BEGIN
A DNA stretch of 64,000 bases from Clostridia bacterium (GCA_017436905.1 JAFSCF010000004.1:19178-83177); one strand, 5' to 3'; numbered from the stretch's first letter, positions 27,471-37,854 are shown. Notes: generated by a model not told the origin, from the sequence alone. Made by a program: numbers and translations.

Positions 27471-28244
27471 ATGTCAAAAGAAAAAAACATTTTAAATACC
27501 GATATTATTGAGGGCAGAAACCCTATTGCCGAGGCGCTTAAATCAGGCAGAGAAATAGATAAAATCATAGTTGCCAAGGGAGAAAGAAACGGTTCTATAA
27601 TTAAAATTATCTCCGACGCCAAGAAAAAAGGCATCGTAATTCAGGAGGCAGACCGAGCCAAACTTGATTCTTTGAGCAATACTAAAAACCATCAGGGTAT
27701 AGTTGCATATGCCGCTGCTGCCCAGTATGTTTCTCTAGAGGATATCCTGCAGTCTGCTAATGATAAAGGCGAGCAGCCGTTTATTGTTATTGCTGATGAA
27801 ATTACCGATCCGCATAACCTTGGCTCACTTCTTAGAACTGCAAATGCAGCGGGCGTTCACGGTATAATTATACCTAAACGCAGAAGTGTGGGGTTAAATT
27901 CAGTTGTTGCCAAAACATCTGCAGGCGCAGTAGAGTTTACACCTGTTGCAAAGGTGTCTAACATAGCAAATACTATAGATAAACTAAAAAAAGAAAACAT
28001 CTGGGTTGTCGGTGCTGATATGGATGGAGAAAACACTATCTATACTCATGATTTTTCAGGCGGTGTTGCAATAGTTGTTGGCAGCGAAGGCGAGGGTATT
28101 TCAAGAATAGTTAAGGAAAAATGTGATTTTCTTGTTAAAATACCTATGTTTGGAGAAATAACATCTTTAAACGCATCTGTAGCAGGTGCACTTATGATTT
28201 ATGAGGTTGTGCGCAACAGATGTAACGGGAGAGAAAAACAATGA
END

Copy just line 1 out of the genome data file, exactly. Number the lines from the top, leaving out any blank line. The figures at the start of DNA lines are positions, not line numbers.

A DNA stretch of 64,000 bases from Clostridia bacterium (GCA_017436905.1 JAFSCF010000004.1:19178-83177); one strand, 5' to 3'; numbered from the stretch's first letter, positions 27,471-37,854 are shown. Notes: generated by a model not told the origin, from the sequence alone. Made by a program: numbers and translations.